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We constantly strives to upgrade processes and materials, incorporating international developments in the piping industry to benefit the customers.

Our Solutions in Power Plants

Nuclear power is a technology which extracts usable energy from atomic nuclei via controlled nuclear reactions – normally atomic fission.

Power Plant applications

The process takes place in a nuclear-fuelled power plant, where – much like in a fossil-fuelled power plant – water is turned into steam, which drives turbine generators to produce electricity. The difference between the two power plants is the heat source. Nuclear power produces electricity by splitting uranium atoms which generate phenomenal heat. This is called fission. This heat is used to create the steam which powers the generators. There is no combustion in a nuclear reactor, just the constant splitting of atoms which produces manageable heat.

Either a pressurised water reactor or boiling water reactor is used, but regardless which type of reactor is used to generate heat, the conditions under which they do are extremely hostile. This means that the finest Stainless Steel pipes and tubing are required so that they can deal with constantly high pressures and temperatures.

The necessity of Stainless Steel pipes

Many nuclear power stations are situated on the coast and use sea water for cooling which again calls for special piping resistant to the high corrosiveness of saltwater. Stainless steel pipe and tubes when manufactured to the required standards are more than adequate for the long, harsh duty cycles required when utilised in a reactor environment.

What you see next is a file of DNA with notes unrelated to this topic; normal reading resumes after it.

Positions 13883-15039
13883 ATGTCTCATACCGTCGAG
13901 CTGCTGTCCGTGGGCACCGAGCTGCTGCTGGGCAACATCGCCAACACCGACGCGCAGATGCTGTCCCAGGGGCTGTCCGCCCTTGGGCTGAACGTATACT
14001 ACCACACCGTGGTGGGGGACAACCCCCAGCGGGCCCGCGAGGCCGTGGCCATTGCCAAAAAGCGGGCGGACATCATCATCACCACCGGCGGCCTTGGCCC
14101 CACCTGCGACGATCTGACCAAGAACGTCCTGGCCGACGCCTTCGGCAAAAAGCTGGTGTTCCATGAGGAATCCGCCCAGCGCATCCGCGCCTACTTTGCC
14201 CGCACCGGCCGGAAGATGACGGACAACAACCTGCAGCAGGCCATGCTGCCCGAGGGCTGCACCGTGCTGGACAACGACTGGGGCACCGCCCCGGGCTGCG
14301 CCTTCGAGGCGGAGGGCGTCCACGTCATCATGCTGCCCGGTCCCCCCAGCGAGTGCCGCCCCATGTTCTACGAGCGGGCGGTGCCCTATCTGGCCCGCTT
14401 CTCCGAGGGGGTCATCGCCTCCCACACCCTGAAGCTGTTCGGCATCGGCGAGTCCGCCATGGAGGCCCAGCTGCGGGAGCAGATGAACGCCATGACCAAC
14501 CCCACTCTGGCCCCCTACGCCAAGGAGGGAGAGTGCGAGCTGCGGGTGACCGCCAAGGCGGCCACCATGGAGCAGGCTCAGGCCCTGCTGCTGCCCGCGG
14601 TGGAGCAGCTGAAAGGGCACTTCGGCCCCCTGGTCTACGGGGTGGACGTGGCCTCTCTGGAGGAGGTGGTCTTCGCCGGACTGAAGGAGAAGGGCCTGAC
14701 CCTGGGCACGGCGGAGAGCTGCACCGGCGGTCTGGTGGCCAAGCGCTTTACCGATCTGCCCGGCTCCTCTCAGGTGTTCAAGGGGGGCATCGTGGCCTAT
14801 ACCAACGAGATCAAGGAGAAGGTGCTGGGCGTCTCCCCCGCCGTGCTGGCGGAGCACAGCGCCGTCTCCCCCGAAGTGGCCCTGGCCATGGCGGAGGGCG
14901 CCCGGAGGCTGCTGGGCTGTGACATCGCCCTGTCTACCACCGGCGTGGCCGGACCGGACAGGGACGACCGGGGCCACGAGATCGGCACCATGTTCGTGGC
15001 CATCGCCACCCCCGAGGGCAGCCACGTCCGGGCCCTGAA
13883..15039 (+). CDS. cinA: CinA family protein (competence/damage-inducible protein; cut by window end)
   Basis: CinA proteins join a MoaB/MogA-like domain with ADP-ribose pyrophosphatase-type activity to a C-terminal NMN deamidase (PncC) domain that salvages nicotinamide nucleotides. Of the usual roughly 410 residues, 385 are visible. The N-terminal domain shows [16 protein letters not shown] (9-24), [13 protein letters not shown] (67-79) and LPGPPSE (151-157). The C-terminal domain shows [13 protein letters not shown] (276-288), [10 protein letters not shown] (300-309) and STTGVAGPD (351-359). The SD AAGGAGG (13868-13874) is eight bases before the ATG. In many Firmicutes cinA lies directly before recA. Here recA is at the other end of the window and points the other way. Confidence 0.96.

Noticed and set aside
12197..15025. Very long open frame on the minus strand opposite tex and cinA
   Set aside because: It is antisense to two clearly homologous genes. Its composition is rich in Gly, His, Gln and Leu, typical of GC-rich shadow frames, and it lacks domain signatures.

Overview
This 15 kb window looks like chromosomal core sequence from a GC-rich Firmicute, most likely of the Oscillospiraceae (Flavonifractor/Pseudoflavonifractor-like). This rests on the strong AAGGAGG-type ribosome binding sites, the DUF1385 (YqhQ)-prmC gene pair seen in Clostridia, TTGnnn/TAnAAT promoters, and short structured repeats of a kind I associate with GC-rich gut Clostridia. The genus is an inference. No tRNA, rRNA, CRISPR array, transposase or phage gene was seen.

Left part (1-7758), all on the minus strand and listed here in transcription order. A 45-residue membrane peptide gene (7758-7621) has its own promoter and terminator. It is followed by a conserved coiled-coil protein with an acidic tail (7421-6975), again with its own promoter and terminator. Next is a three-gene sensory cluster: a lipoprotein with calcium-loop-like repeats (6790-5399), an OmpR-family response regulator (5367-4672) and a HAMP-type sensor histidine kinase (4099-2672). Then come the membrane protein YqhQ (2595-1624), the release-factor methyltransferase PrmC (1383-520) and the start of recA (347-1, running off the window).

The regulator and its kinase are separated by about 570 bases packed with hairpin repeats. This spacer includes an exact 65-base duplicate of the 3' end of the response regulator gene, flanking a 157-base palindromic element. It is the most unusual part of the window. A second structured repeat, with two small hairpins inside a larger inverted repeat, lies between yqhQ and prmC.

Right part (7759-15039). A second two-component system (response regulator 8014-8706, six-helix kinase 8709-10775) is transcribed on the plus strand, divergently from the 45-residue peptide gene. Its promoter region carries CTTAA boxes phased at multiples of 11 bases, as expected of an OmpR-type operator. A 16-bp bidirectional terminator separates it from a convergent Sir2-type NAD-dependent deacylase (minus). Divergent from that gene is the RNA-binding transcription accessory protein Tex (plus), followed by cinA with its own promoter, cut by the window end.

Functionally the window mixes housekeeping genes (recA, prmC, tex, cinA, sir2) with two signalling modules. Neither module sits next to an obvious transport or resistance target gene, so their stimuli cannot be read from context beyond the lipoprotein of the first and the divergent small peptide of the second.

Today, nuclear power is only possible by virtue of the superb qualities of the construction materials available and none are more important than the stainless steel pipes which carry steam at high pressure and high temperatures which make the operation of the electricity producing turbines possible.

There are a number of different types of Stainless Steels, which are characterised according to their crystalline structure. For example, when nickel is added, the austenite structure is stabilised, making steel that is both non-magnetic and less brittle at low temperatures.

Of all the nickel alloys out there, Special Piping Materials specifically specialises in two varieties; Inconel Alloy 625, which is made up of a minimum of 58% nickel, and Inconel Alloy 825, which is made up of between 38-46% nickel. Both of these products are known to perform very well in corrosive environments.

Whatever piping material is required in the nuclear industry, rest assured that Special Piping Materials has the network to be able to source it. We only work within a very trusted supply chain to ensure the quality of the products we are supplying as we know that their ability to perform is relied upon in extremely intense environments.